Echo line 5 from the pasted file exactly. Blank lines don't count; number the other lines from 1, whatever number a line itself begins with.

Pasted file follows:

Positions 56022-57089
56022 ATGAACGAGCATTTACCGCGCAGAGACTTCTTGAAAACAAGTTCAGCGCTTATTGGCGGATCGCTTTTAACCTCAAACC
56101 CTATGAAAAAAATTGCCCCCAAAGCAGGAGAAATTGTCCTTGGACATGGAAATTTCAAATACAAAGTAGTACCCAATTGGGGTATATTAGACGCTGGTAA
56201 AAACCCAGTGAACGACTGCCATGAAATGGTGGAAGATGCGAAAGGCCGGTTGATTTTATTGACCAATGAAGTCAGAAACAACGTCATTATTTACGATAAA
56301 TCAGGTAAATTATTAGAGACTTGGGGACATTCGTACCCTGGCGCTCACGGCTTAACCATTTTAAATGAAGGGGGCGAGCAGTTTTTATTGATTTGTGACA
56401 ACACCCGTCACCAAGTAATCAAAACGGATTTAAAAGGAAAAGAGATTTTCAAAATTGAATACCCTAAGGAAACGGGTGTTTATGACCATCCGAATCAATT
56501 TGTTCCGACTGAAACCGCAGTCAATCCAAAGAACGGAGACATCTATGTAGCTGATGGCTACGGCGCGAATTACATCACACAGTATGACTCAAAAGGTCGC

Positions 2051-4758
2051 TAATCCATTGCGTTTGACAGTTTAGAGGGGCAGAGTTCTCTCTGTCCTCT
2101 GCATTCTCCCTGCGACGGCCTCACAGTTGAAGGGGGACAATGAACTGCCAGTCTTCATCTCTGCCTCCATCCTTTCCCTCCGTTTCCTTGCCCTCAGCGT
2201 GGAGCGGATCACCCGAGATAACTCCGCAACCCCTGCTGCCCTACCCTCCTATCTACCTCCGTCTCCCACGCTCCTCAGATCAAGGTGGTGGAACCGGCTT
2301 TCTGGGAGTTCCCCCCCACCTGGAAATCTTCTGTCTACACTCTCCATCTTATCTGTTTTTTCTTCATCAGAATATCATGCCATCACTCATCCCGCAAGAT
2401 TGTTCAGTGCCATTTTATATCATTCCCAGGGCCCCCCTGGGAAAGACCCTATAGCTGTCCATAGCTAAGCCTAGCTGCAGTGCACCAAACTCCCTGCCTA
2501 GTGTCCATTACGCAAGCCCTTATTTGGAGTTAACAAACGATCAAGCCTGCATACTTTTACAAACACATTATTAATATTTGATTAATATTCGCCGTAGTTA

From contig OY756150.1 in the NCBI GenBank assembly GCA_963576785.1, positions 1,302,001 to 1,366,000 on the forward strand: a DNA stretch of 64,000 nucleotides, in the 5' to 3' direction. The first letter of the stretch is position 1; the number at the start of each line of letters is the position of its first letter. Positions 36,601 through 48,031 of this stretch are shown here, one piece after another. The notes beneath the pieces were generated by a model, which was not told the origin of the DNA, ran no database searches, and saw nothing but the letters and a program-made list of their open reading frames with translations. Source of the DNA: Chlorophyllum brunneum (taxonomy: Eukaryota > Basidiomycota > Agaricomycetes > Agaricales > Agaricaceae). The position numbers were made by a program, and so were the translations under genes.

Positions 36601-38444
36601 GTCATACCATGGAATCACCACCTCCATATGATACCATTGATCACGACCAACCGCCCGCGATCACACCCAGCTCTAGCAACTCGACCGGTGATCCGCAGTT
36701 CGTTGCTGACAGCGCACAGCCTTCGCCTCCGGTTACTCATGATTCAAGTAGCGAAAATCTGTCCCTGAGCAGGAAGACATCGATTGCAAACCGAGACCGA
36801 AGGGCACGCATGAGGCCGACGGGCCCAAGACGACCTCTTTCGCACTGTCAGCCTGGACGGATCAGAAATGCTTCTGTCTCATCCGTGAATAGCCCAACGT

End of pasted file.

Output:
56301 TCAGGTAAATTATTAGAGACTTGGGGACATTCGTACCCTGGCGCTCACGGCTTAACCATTTTAAATGAAGGGGGCGAGCAGTTTTTATTGATTTGTGACA